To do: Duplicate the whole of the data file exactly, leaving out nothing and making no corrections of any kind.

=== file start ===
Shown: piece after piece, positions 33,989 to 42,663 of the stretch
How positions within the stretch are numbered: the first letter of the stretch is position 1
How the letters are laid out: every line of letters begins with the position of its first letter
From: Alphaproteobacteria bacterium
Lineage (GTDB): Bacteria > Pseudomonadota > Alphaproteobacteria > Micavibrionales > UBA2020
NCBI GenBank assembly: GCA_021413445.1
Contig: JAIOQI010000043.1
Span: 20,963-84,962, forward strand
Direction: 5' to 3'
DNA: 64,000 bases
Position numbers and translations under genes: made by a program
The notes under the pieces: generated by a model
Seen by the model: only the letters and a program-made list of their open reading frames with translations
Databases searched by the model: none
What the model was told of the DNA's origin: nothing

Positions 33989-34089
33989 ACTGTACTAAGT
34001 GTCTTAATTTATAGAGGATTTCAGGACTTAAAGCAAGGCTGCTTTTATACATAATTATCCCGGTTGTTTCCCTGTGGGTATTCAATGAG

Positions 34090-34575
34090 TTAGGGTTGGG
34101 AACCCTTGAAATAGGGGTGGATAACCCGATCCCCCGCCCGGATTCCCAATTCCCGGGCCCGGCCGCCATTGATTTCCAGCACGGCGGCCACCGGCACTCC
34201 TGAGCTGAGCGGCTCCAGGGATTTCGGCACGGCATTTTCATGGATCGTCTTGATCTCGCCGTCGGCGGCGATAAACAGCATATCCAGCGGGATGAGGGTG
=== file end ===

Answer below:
Shown: piece after piece, positions 33,989 to 42,663 of the stretch
How positions within the stretch are numbered: the first letter of the stretch is position 1
How the letters are laid out: every line of letters begins with the position of its first letter
From: Alphaproteobacteria bacterium
Lineage (GTDB): Bacteria > Pseudomonadota > Alphaproteobacteria > Micavibrionales > UBA2020
NCBI GenBank assembly: GCA_021413445.1
Contig: JAIOQI010000043.1
Span: 20,963-84,962, forward strand
Direction: 5' to 3'
DNA: 64,000 bases
Position numbers and translations under genes: made by a program
The notes under the pieces: generated by a model
Seen by the model: only the letters and a program-made list of their open reading frames with translations
Databases searched by the model: none
What the model was told of the DNA's origin: nothing

Positions 33989-34089
33989 ACTGTACTAAGT
34001 GTCTTAATTTATAGAGGATTTCAGGACTTAAAGCAAGGCTGCTTTTATACATAATTATCCCGGTTGTTTCCCTGTGGGTATTCAATGAG

Positions 34090-34575
34090 TTAGGGTTGGG
34101 AACCCTTGAAATAGGGGTGGATAACCCGATCCCCCGCCCGGATTCCCAATTCCCGGGCCCGGCCGCCATTGATTTCCAGCACGGCGGCCACCGGCACTCC
34201 TGAGCTGAGCGGCTCCAGGGATTTCGGCACGGCATTTTCATGGATCGTCTTGATCTCGCCGTCGGCGGCGATAAACAGCATATCCAGCGGGATGAGGGTG